System Builder Marathon, June 2011: Alternative $2000 PC

System Builder Marathon, June 2011: The Articles

Here are links to each of the five articles in this month’s System Builder Marathon (we’ll update them as each story is published). And remember, these systems are all being given away at the end of the marathon.

To enter the giveaway, please fill out this Google form, and be sure to read the complete rules before entering!

Day 1: The $2000 Performance PC
Day 2: The $1000 Enthusiast PC
Day 3: The $500 Gaming PC
Day 4: Performance And Value, Dissected
Day 5: Tom's Hand-Picked SuperCombo


Our most recent System Builder Marathons have included a fourth PC. The first three are generally the product of reader feedback from one quarter to the next. We came up with the Day 5 SuperCombo to give one builder (Ed.: It has always been Thomas' $2000 build, so far) the opportunity to hand-pick the parts he'd want in his own machine.

This time, we didn't plan on following through. When asked what I'd improve on the original $2000 build, I told Chris that I wouldn't change anything; for the first time in a while, there would be no fourth machine. But after the feedback started coming in from Day 1, we couldn't help but place a rush order to Newegg for the parts for another machine with a couple of superficial tweaks based on the feedback.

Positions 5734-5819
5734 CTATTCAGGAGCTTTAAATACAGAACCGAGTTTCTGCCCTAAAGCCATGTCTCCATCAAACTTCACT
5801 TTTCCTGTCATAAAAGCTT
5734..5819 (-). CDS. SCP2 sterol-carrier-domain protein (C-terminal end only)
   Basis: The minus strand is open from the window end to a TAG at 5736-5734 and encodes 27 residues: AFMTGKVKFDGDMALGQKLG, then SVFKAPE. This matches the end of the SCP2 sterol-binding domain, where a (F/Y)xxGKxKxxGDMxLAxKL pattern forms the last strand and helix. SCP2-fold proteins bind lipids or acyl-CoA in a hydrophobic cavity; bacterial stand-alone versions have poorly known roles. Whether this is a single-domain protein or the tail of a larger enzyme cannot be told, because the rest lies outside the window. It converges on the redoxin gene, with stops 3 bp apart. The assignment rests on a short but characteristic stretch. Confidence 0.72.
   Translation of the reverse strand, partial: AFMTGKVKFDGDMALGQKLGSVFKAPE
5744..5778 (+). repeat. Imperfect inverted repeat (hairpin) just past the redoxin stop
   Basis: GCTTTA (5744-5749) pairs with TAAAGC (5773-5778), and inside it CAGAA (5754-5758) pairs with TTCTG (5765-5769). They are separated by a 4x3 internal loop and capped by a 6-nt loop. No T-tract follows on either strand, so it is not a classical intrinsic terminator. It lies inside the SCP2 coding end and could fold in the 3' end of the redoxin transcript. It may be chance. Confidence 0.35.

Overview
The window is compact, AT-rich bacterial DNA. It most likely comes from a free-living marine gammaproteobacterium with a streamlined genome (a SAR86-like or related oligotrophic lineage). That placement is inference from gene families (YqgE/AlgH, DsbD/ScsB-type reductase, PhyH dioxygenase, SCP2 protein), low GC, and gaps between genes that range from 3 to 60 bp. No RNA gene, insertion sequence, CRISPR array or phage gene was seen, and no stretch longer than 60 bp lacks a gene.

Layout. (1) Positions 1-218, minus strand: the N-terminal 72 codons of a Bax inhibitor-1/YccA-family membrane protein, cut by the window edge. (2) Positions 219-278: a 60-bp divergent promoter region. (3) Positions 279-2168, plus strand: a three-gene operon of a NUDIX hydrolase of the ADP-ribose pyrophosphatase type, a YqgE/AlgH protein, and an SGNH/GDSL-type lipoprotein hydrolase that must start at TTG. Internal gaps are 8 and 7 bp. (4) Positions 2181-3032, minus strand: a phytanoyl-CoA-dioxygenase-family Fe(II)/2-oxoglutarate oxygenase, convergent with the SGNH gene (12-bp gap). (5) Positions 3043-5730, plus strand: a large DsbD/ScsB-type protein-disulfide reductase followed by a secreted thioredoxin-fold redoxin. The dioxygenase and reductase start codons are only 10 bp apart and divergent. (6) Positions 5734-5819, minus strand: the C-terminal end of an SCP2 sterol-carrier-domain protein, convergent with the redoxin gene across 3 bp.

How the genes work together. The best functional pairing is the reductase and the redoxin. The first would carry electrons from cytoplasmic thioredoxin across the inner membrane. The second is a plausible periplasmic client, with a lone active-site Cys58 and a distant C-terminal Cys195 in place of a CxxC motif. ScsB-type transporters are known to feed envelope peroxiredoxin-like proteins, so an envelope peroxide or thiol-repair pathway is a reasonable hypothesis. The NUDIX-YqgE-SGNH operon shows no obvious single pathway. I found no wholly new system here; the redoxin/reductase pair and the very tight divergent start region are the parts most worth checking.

And after all, we were still itching for one more opportunity to give away hardware to our readers. If you haven't yet entered this quarter's giveaway, look up at the top of the page and be sure you do.

Aside from our inability to ship prizes internationally (thank the IRS for that), the second-most frequent complaint we read was more of a division between readers of various aesthetic tastes. While some liked the $2000 PC’s simple and clean appearance, others thought its case was overpriced for such a plain black box. The most recommended replacement part was Cooler Master’s HAF X.

Case performance comes down to two things: cooling and noise. An exceptionally cool-running case could help overclocking, and thereby allow improved system performance. Yet, variability in the manufacturing of other components could have an even larger impact on temperatures and overclocking, so for today’s article we retained the exact motherboard, CPU, memory, and CPU cooler from our original build. The winner of the fourth machine will get all of the same parts, though.

$2000 PC Components
MotherboardASRock Z68 Extreme4: LGA 1155, Intel Z68 Express $190
Graphics2 x MSI R6970-2PM2D2GD5: Radeon HD 6970 2 GB, CrossFire $680
ProcessorIntel Core i7-2600K: 3.4GHz-3.8GHz, 8 MB  Shared L3 Cache $315
MemoryG.Skill F3-12800CL8D-8GBXM: DDR3-1600 C8, 4 GB x2 (8 GB) $75
System Drive2 x A-Data S599 64GB, SATA 3Gb/s SSD $240
Storage DriveSamsung F3 HD103SJ 1 TB, 7200 RPM HDD $55
OpticalLG WH12LS30 BD-RE: 12x BD-R, 16x DVD±R $95
CaseCooler Master HAF X RC-942-KKN1 $190
PowerSeasonic SS-850HT: 850 W, ATX12V v2.31, 80 PLUS Silver $125
Heat SinkXigmatek Gaia SD1283 $30
  Total Cost  $1,995

Note that we also updated the optical drive, due to the original build’s drive being discontinued. A reduction in memory price makes the case primary in total system cost difference.